“Living on Vancouver Island we are lucky to have so many great outdoor adventures. We wanted to share our experiences with friends and family who couldn’t join us so we bought a video camera and we take it on every camping trip. Through our videos we hope to inspire fellow weekend warriors that with the right gear and knowledge you too can plan your own west coast adventure.” Brad Armstrong owner/guide Kelp Reef Adventures
Three miles east of Oak Bay on Vancouver Island lies Discovery Island, a 61 hectare provincial marine park named after Captain Vancouver's ship the HMS Discovery that navigated the coastline of British Columbia between 1792 and 1794. In 1886 a lighthouse was built on Pandora Hill, the highest point on the island. The lighthouse marks the junction between two straits: Haro and the Juan De Fuca Strait that form the border between Canada and the US. Manned for 110 years, the lighthouse was eventually de-staffed in 1997 when it became fully automated. Discovery Island Marine Park offers several campsites in an open field shared by a flock of Canada Geese. Basic facilities include a pit toilet, and picnic tables but bring your own water as the island has no potable water.
Crossing from Oak Bay to the Chain Islets archipelago is best made at slack tide as the waters in Plumper Passage and Baynes Channel can be treacherous. Strong currents and frequent winds create dangerous conditions, including rip tides. Visitors are not allowed to land on the Chain Islets as they are a sensitive seabird nesting area and ecological reserve. It is home to harbour seals, pelagic cormorants, pigeon guillemots and black oystercatchers, often bald eagles visit the Chain Islets.
In 1961 D’arcy Island was established as a marine park and in 2003, a national park. Before that D’arcy was used as a leper colony for 33 years. It was 1894 and the Canadian Northern Railway was expanding toward the Pacific. Even though medical officials knew that leprosy is not seriously contagious, any Chinese railway labourer who was thought to have leprosy was sent to live out the rest of his days on D’arcy Island. Many tried to escape but few survived, in total, 49 lepers were quarantined to the 83 hectare island. A supply ship came every 3 months bringing food, clothing, opium and coffins. In 1924, the federal government shut it down and moved the remaining residents to Bentinck Island near Race Rocks. The park offers 7 wilderness campsites, picnic tables and a pit toilet but no water. There is a plaque commemorating those that lived and died on D’Arcy Island.
Three nights, three beautiful Southern Gulf Islands. With its 12 miles of sand and pebble beaches, Sidney Island is said to be the jewel of the gulf. There is a lagoon, and long sand spit on the north end where Sidney Spit Marine Park can be found. Isle-de-Lis provincial marine park is located on Rum Island less than a mile from the US/Canada border. It’s a five hectare parkland that in the 1920’s was used by rum runners as a base to smuggle liquor bought from Canadian distilleries into Stuart Island during prohibition. It is said that fishermen could make more money running one load of booze than a year on the fishing boats. Enroute to our favorite marine park on D’arcy, we take a break to watch and listen to the birds on Mandarte Island. There were rhinoceros aucklets, both pelagic and double crested cormorants, pigeon guillemots and of course, oystercatchers.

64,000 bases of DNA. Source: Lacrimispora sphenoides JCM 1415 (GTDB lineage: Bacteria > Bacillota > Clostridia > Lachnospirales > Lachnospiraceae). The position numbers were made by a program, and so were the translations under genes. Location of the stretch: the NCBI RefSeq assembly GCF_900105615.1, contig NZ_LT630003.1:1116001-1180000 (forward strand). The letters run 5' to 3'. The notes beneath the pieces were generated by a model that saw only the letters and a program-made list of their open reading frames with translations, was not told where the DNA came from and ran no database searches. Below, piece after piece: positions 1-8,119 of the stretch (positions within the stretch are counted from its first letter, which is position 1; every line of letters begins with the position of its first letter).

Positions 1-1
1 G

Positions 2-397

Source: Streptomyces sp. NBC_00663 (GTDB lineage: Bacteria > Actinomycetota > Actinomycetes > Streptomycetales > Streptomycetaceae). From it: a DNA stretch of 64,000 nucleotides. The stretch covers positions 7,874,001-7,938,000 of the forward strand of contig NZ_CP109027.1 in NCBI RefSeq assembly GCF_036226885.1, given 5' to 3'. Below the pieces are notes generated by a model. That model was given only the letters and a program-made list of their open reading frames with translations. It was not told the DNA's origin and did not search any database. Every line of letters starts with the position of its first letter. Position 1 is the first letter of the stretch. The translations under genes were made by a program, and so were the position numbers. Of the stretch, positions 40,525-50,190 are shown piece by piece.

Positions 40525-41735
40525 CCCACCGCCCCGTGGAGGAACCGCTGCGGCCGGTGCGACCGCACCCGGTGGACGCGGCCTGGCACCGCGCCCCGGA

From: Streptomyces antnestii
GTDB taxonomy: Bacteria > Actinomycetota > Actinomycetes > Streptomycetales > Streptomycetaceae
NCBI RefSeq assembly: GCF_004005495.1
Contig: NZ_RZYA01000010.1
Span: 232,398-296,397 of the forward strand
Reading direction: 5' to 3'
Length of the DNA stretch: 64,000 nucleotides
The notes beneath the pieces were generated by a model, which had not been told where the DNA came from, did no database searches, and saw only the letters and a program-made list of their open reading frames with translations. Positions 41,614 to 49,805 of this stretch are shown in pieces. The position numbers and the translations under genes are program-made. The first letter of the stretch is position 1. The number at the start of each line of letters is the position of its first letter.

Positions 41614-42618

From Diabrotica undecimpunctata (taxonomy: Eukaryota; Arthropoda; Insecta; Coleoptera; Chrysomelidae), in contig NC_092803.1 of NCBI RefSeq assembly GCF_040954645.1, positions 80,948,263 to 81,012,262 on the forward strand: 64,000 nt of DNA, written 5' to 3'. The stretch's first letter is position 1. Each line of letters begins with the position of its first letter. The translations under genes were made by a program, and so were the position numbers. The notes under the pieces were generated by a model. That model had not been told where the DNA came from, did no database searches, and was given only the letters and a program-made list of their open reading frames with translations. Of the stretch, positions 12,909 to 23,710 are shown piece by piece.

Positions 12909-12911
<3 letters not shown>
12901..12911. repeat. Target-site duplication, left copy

Nootka Sound is located on the west coast of North Vancouver Island, the Gold River Highway 28 takes you past Gold River on logging roads to Tuta campground. From there we cross Hanna Channel and paddle along the western shore of Bligh Island, to camp our first night on Charlie’ s Beach. Be sure to bring your own water as it is not easily found in Spanish Pilot Group Islands. The following day we cross Cook Channel and visit Friendly Cove on Nootka Island. Friendly Cove is the location of Yuquot, and the reserve of the Mowachaht people. This area is unique for being fairly protected from the open water of Nootka Sound and it is a haven for marine life with a thriving sea otter population. There is a lighthouse, cemetery, and Catholic Church to visit. The church also serves as a museum with stained glass windows depicting the history of the area, and replicas of Mowachaht house posts. During the summer the MV Uchuck III operates tours every Wednesday and Saturday.
In Barkley Sound the Broken Group Islands offer some of the best west coast ocean kayaking and wildlife viewing among countless reefs and islands of long sandy beaches. We depart from Toquart Bay and paddle south past the virgin forests of the Stopper Islands, across Loudoun and David Channels toward Hand Island. Look to the light on Lyall point for reference, these channels can be affected by westerlies, but make for great humpback encounters. Taking advantage of the light wind and calm seas we continue past the Brabant Islands, Dodd and Willis Island and across Thiepval Channel toward Turret Island. Finally we land on the south facing beach and climb the midden to camp on the northwest end. At low tide a gravel bar links Turret to Tricket Island where there is lots of shoreline to hike. The following day we enter Coaster Channel paddling the east side of Owen island and we drift past the calm sandy beach on the north side of Clarke Island. After searching for seastacks on the exposed southwest coast of Clarke Island, we land on Benson Island and hike through an orchard and site of a 19th century hotel to have lunch in a cove on the east side of the island. On the return to our base camp on Turret Island, we watch sea lions chase fish in Coaster Channel. The following day we explore between Willis and Dodd Islands, stopping for lunch in a lagoon sometimes called ‘Joe’s Bay’ on Turtle Island. ‘Salal Joe’ settled here in the 1960’s and for 20 years collected salal to ship to florist via the MV Lady Rose.